New Zealand's Gloriavale 'cult' inspires Handmaid's Tale costume design
Costume designer Ane Crabtree says she looked to New Zealand's Gloriavale community for inspiration when designing clothes for hit TV show The Handmaid's Tale.
According to an extensive interview with the designer on feminist pop-culture site Jezebel, Crabtree researched religious "cults" when designing costumes for the "handmaids" that were both striking and functional.
"I wanted there to be glimpses of reality in the clothing, " she said. "There's this very interesting New Zealand cult - they probably call it a religious group - the Gloriavale Christian Community. They have a very old-world culture, much like Gilead [the new name of a fictionalised US after a religious coup], where women are baking bread and children are dressed quite close to the women of the group."
The Handmaid's Tale, based on the 1985 book of the same name by Margaret Atwood, is set in a future USA, where religious militants have overthrown the government and women as kept in strict hierarchy as "wives", Handmaids - who are forced to bear children, or servants.
* Melanie Reid: Going undercover in Gloriavale still haunts me
* Convicted child sex offender living in Gloriavale
* Gloriavale: Nine questions we can answer, and one we can't
* The Handmaid's Tale and the power of dystopian fiction in the Trump era
* Angela Cuming: How is a show where women are treated as property not feminist?
In the show Handmaids wear bright red dresses that cover them from neck to foot, and white peaked caps that obscure their faces - and their view of the world.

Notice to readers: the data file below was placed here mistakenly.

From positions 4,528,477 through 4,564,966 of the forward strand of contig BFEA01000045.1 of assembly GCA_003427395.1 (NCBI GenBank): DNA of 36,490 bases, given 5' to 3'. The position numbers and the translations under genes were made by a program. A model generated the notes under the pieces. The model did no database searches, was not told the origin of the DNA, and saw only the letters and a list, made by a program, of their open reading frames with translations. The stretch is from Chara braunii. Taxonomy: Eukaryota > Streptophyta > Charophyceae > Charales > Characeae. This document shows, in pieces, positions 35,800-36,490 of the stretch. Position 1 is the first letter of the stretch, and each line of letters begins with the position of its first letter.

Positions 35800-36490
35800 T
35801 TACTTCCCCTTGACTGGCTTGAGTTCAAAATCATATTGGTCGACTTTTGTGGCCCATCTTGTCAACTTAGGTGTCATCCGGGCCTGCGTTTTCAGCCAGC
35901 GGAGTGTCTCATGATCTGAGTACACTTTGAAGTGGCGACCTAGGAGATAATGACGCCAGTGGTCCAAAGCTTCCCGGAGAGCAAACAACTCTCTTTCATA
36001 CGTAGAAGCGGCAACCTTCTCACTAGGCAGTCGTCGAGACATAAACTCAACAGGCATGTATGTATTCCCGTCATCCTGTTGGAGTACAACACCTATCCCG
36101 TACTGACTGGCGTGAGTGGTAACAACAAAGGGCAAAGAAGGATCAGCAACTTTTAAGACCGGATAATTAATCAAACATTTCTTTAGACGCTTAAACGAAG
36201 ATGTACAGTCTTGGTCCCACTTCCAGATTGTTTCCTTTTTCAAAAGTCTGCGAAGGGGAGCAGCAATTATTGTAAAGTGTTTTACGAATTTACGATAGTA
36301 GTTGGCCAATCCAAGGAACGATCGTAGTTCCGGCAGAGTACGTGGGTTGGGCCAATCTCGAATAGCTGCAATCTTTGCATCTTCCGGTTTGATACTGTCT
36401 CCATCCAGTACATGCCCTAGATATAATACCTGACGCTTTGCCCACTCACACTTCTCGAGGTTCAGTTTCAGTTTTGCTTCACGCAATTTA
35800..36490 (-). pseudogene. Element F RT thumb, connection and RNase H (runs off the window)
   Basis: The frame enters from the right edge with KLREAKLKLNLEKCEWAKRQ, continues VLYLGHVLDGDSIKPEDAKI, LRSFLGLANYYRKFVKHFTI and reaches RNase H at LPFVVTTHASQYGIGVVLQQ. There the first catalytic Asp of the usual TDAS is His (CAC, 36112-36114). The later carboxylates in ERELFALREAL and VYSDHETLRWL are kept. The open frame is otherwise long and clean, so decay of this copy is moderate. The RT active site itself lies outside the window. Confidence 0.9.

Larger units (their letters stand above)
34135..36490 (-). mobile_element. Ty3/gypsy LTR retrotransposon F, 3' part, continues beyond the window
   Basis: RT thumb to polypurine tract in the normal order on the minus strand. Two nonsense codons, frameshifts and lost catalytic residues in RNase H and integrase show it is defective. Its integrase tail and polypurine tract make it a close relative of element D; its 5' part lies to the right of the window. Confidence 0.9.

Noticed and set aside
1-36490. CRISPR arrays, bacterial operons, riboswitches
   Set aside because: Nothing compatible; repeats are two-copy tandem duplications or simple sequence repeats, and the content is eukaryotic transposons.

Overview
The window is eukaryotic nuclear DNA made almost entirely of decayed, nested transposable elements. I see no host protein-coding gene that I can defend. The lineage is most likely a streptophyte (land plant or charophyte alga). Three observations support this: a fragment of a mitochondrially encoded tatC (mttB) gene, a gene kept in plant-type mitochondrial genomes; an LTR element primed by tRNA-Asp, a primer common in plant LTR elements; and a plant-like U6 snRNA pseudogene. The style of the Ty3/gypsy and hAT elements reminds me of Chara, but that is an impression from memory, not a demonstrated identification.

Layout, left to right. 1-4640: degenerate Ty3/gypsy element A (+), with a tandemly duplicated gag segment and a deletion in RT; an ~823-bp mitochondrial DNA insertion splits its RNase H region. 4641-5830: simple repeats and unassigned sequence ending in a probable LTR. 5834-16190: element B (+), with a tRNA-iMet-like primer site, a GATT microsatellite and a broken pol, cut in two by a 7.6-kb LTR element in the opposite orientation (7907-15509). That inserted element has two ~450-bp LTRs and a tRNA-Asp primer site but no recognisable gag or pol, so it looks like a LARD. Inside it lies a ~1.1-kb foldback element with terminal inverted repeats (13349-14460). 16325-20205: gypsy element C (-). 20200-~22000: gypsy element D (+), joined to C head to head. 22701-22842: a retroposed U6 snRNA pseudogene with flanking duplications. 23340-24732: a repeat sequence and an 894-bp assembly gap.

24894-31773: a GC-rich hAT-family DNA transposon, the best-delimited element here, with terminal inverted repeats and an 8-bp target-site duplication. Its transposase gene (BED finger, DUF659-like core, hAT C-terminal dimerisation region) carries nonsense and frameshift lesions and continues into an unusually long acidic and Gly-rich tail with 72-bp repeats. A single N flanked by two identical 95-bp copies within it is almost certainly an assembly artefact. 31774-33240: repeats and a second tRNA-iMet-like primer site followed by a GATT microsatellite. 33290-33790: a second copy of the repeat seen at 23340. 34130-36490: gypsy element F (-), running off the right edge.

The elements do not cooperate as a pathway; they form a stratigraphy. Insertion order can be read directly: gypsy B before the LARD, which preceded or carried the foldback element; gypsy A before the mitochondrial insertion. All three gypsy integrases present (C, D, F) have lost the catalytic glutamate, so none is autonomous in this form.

"In Episode 1 you see the little girls coming out in pink," says Crabtree. "It's so scary to me to see children dressed the same way as the Handmaids; the colour's not the same, but the silhouettes are.
"That kind of scary-creepy, it creeps into my work a lot... So that Children of the Corn kind of stuff always creeps in. It's subtle but it's there. I might look to Gloriavale, but then it goes off on a whole kid's version of a nightmare."
The Gloriavale closed Christian community in Haupiri on the West Coast has come under scrutiny in recent years after members attempting to leave have been shunned and cut of from family members who remain.
A police investigation into the community is on going after members escaped from Gloriavale with claims of abuse and beatings.
The police make regular visits to the community after it was revealed a convicted child sex offender was living there under an assumed identity. Gloriavale founder Neville Cooper, who calls himself Hopeful Christian, also has historical sexual abuse convictions.
The Handmaid's Tale is airing on HULU in the US. It's not yet airing in New Zealand.